Countless organizations use Windows Server as the foundation of their IT infrastructure. Countless organizations also use PKI for various security needs (such as; securing web servers [SSL], certificate-based authentication, digital signatures for documents, encrypting emails [S/MIME]). However, we’re often surprised to learn how many people aren’t aware that the two can be connected. Enter Active Directory Certificate Services (AD CS).
What is Active Directory Certificate Services (AD CS)?
According to Microsoft themselves, AD CS is the “Server Role that allows you to build a public key infrastructure (PKI) and provide public key cryptography, digital certificates, and digital signature capabilities for your organization.”
Basically what this means is rather than going to a third party Certificate Authority (CA) to get PKI certificates and using their hosted services, you can actually handle this in-house.
Benefits to Using Active Directory Certificate Services (AD CS)
Using AD CS provides a number of benefits, mostly around certificate administration.
- Pull from Active Directory – You can use the existing endpoint identity information that exists in AD to register for certificates (to avoid re-registering).
- Leverage Existing Group Policy – You can configure AD Group Policies to dictate which users and machines are allowed which types of certificates.
- Automate Certificate Provisioning and Lifecycle Management – Once an endpoint comes online for the first time, a request is sent to AD to check which certificate types (called templates) the endpoint has access based on the Group Policy. Based on the results of that request, the endpoint requests the appropriate certificates, which are then sent back to the endpoint and installed. Certificates can be set to automatically renew, eliminating the worry over unexpected expiration and gaps in coverage.
- Silent Installation – As hinted above, the installation process is automatic and doesn’t require any end user (or IT) intervention.
The Downside to Active Directory Certificate Services (AD CS) – Running Your Own CA
Now after the benefits outlined above, you may be thinking, “sign me up!” But we can’t really talk about AD CS without discussing the other critical element to this type of PKI set-up – the internal CA (i.e. Microsoft) that provisions the certificates. AD CS is kind of the waiter in the scenario discussed above, taking requests from endpoints and delivering the appropriate certificates and it is an excellent waiter! It’s the “kitchen” (i.e. Microsoft CA) that can be a bit of a headache to manage.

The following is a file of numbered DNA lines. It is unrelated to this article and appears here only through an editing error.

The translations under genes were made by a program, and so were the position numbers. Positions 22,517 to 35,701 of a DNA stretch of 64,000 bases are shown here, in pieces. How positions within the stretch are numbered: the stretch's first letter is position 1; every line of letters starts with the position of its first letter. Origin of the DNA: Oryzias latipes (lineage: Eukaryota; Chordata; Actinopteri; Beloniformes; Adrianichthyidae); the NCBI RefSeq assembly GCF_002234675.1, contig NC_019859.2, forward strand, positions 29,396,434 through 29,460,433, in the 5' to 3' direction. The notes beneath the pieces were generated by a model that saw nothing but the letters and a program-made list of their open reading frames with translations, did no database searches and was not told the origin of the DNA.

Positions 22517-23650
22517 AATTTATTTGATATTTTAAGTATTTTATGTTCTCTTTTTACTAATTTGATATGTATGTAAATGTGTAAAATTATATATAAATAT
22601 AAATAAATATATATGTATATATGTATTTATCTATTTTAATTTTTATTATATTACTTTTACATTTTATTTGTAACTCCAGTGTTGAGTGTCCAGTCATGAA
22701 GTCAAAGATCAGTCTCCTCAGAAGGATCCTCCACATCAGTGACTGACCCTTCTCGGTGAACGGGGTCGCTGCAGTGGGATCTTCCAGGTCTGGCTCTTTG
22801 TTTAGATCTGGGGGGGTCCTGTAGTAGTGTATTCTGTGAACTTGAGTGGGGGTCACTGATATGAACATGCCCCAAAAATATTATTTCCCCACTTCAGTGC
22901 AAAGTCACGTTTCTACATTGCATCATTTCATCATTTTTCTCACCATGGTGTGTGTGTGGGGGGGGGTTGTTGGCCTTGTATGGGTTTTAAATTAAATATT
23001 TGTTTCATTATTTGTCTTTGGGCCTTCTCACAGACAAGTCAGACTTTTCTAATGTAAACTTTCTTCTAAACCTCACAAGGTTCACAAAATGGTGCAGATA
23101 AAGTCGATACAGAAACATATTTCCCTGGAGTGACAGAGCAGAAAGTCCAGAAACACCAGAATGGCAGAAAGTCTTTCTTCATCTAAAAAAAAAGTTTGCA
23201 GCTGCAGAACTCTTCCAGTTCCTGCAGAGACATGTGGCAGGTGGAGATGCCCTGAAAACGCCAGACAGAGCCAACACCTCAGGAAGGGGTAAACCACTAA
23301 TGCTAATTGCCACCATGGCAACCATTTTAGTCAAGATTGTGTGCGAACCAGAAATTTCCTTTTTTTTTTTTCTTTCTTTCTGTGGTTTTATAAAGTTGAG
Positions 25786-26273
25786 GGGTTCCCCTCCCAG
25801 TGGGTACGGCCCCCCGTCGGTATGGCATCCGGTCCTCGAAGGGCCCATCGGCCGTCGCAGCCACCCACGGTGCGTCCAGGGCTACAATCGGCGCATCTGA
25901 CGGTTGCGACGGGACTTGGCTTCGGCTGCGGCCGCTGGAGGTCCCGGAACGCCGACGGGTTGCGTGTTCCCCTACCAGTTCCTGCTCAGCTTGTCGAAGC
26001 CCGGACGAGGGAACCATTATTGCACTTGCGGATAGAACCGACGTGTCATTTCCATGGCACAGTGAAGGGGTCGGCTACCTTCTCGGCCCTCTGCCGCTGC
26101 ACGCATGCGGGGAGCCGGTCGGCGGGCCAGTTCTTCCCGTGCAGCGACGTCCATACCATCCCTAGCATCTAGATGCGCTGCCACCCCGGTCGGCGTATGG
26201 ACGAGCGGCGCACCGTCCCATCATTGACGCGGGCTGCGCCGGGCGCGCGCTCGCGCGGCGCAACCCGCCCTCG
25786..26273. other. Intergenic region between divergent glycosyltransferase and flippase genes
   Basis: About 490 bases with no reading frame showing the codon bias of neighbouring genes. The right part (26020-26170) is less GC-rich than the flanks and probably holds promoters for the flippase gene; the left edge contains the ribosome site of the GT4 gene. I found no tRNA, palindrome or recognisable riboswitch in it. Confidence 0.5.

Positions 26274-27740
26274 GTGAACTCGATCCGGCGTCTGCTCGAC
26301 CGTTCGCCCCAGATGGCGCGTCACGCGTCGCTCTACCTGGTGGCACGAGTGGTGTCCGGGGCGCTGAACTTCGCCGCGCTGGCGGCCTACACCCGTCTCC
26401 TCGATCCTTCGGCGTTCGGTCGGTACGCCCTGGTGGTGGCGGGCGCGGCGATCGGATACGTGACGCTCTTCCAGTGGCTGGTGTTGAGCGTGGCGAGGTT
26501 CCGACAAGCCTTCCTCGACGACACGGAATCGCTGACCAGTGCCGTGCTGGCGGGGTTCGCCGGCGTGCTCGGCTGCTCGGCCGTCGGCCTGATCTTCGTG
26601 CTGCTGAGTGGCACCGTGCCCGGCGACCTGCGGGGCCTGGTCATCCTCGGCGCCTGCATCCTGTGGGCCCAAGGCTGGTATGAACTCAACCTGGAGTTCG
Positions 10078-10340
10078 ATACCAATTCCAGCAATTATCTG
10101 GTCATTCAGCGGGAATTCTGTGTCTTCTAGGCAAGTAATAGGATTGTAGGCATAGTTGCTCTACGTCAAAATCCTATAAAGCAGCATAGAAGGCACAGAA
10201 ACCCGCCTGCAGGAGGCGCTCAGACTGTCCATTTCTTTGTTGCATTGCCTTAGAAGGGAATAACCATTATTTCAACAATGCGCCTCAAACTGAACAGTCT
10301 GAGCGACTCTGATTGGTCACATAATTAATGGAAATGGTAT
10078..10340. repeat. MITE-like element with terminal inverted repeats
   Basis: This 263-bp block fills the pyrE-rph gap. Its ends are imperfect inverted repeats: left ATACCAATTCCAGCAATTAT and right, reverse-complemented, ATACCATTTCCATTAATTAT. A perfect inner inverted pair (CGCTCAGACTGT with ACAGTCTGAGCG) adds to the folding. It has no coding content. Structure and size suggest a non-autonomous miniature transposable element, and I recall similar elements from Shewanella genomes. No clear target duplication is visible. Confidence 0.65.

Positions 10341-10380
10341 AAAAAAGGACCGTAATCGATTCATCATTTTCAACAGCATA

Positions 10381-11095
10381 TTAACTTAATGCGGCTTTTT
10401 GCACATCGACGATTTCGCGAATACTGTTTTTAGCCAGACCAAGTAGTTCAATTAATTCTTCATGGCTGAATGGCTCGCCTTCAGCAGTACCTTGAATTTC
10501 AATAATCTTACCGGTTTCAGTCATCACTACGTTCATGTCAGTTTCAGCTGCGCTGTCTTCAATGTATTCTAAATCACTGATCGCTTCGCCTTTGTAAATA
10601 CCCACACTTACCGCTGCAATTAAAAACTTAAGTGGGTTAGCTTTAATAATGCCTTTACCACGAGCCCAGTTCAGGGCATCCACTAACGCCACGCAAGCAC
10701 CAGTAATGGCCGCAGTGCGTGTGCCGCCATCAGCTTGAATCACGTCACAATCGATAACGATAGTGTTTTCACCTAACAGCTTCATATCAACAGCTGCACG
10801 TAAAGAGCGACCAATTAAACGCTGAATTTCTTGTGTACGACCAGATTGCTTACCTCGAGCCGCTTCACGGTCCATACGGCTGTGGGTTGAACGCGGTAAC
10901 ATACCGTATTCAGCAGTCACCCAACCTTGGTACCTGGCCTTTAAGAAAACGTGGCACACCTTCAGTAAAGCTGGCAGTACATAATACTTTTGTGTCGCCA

We’ve covered the disadvantages of running an internal CA in the past, but they generally boil down to the same arguments you always face when trying to decide between outsourcing or handling internally. Think about it. Would you dedicate time, money and resources on developing an internal CRM? Or would you use one of the many readily available, SaaS options that were designed by experts?
PKI brings additional considerations to the discussion as well. Here are just a few examples:
- Hardware Costs – You need to protect and store your root and signing private keys on secure hardware (e.g. Hardware Security Module).
- Maintaining Validation Services – You need to ensure you have a way to check certificate validity, such as updating CRLs, keeping CRLs and running OCSP services.
- Internal PKI Expertise – PKI is complex and best practices are continually evolving. How will you ensure you maintain compliance?
Best of Both Worlds? An Active Directory Integration from a Third Party CA
Now for a long time and some people may still think this, the only way to leverage Active Directory for PKI and get all those awesome benefits was to use AD CS and run your own CA, but times have changed! A few public CAs (cough GlobalSign cough) now offer integrations with AD that give you the same administration and automation benefits without the need to manage a CA internally.
With these integrations, you can still leverage AD and Group Policy for certificate registration and assignments, but certificate requests are sent and responded to by the public SaaS-based CA. Certificates can still be automatically provisioned, renewed and silently installed as well.
Some organizations want to retain complete control and have the internal resources to support a Microsoft CA. Some don’t, in which case it’s important to know that these types of public CA integrations exist. The main takeaway here is that Active Directory can be a very powerful tool for deploying PKI, regardless of how you go about doing it.
Want to know more about leveraging Active Directory to automate PKI and facilitate high volume deployments? Check out our recent webinar – “PKI: the Security Swiss Army Knife”!